Not long afterwards the vet's mud-splattered pick-up pulled into the yard. To Thea's surprise, instead of the usual man, a stranger sat at the wheel, and her spirits sank accordingly. She didn't want an inexperienced student messing about with her ponies!

The man – not quite as youthful as she had first thought – let down the window and stuck his head out.

‘Good morning,' he called in a voice that was decidedly Irish. ‘Would I be right in thinking this is Woodhey Farm?'

Incredibly deep-blue eyes viewed her from a lean, intelligent face. He had thick, wavy black hair and the sort of mouth that could twist readily into a smile and just as easily tighten in displeasure. Gazing across at him, captured by that blue, appraising gaze, Thea felt her heart give a treacherous and totally unexpected leap.

‘Yes, this is Woodhey,' she replied, collecting herself hastily. ‘Good morning. I'm Thea Partington. I was expecting Freddie Barnes.' Freddie was the equine specialist of the practice.

The new man smiled engagingly.

‘Sure now, Freddie was out on another call so they sent me instead. My name's Dominic Shane, and this little lady is Trina.'

He ran his hand over the smooth, domed head of a very beautiful, shiny-coated red setter on the passenger seat beside him.

‘Right then, where's the patient?'

To Thea's huge relief the new vet was thorough and obviously knew what he was doing. With increasing reassurance she watched as his sensitive fingers gently probed the troubled knee joint which had now swelled alarmingly. At length, he straightened.

‘I think it looks worse than it actually is. You say she's been turned out with the others? Sure, isn't that the best way to keep equines? Anything as close as you can get to their natural environment. My guess is she's either received a clout from one of her mates, or she's pulled a tendon having a scamper around.'

‘That's what I thought.' Thea looked glum. ‘How long will it take to come right? She's entered for the shows. I expect that's it for this season.'

‘Not necessarily,' Dominic said. ‘She's in peak condition. With a bit of treatment she could get over it in no time at all. I'm tempted to go for a simple comfrey poultice and rest. I'll give you a muscle relaxant to mix in her feed and we'll take things from there.

‘We could fix her up with a magnotherapy boot as well. They used them with good results at a racing place I attended back home in Ireland. Will you be around if I call back tomorrow?'

She looked doubtful.

‘I don't generally get home from work until after five, but Dad or my brother will be here. You can safely leave any instructions with either of them.'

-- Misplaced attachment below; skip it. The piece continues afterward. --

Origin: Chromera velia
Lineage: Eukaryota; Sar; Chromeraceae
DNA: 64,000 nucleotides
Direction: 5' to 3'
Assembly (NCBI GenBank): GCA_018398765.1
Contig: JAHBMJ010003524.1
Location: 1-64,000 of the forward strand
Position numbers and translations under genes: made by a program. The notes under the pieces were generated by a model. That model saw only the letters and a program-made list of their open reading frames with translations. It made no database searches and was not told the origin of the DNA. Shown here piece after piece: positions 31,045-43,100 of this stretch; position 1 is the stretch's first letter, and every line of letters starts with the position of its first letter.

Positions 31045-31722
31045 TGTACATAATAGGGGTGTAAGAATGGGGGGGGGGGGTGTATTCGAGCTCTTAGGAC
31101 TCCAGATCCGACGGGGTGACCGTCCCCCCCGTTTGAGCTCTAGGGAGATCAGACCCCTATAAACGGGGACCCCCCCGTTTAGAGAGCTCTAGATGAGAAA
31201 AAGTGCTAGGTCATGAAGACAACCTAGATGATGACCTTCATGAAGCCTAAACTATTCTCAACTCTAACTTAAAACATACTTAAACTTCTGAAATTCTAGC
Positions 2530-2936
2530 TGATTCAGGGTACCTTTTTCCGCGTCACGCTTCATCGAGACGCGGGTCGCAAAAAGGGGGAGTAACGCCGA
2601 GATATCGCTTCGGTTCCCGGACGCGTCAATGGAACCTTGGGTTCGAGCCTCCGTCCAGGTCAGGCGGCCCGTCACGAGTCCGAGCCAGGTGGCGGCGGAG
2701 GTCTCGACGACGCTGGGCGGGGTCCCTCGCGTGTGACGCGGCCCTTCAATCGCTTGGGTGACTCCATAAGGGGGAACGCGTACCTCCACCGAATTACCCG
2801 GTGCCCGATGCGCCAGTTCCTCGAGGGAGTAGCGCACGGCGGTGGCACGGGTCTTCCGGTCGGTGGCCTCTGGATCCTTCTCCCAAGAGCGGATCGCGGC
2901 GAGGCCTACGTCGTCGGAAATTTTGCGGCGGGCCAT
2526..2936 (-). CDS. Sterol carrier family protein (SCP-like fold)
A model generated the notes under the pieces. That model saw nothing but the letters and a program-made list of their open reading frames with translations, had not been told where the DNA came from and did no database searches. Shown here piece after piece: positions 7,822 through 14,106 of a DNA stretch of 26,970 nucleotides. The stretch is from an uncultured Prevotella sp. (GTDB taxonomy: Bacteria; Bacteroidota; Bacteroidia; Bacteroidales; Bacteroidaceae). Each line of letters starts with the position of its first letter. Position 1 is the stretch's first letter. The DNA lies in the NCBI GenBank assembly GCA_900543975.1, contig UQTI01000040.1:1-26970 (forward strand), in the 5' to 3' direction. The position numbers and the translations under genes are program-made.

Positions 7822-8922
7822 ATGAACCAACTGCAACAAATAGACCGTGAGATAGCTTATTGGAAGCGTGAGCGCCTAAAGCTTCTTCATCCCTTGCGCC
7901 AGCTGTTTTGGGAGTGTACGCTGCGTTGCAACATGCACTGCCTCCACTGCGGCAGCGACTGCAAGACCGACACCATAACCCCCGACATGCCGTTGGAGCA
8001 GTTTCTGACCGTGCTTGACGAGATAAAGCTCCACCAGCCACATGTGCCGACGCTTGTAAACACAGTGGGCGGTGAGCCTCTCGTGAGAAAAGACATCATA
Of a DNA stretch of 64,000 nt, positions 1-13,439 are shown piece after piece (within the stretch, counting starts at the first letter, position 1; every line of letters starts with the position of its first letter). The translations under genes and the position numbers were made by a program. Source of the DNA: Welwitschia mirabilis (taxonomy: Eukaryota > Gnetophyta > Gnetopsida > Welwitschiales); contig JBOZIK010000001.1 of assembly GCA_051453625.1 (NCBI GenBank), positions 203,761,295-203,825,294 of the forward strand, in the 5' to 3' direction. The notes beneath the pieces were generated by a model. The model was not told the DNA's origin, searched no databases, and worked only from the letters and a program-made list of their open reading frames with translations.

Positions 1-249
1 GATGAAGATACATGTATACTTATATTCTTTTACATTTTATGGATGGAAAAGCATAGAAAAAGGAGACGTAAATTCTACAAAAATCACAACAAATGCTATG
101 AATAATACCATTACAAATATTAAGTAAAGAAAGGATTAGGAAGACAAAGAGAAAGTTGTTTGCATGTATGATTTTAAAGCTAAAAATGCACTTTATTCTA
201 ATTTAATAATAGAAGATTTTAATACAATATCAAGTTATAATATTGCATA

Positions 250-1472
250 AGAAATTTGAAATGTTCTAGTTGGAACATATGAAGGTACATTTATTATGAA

He smiled again, and once more her heart gave a powerful leap. It was the most compelling, most disarming smile she had ever encountered and in spite of her worries, Thea smiled back.

‘At least Dancer hasn't broken anything,' she said brightly. ‘I'd better see if we've got any comfrey. There should be some in the garden.'

‘D'you know how to make up the poultice?'

‘Oh, yes the pony we had as children was always knocking himself. I grew up wrapping his legs in comfrey leaves!' She paused. ‘Are you in a hurry, Mr Shane? Mum's sure to have the kettle on if you'd like a cup of coffee or tea.'

‘Coffee would be great, thanks, Thea … and it's Dominic.'

‘Right, this way, Dominic. Don't worry about the dog. We don't have one at the moment so your Trina's fine to come inside. If my sister's there she'll probably get spoiled rotten.

‘I'm afraid you'll have to take us as you find us this morning,' she added as an afterthought. ‘We had a party last night. It was to celebrate my engagement, actually. We haven't cleared up properly yet….'

Dominic spread his hands in an eloquent gesture of acceptance.

‘So congratulations are in order?' Well, I wish you every happiness. ' He smiled. Stowing his bag away in the car, he followed her indoors with Trina loping at his heels.

 

Mae Partington added the final piece of Old Willow to the stack of afternoon tea plates and aimed the tea towel with remarkable accuracy to land on the top of the washing machine.

‘Phew! What a chore washing up is! Still, I don't like to risk the best china in the dishwasher.'

‘It's probably wise, Mum.' Thea returned the silver spoons she had been buffing to their case. ‘That's those done. Only the cake stand to polish and then we're finished. Remind me not to put silverware down on my wedding list. It's too much like hard work.'

‘But well worth it. You can't beat silver for adding class to a table, especially old silver like this.' Mae pursed her lips in remembered satisfaction. ‘Helen Sanders admired it last night.'

‘I bet she did! Geoff says his mum's idea of an outing is a day doing the rounds of the antique shops in town. She's actually quite good fun once you get to know her.'

Thea dipped her cleaning cloth in the metal polish and applied it to the ornate Victorian cake stand.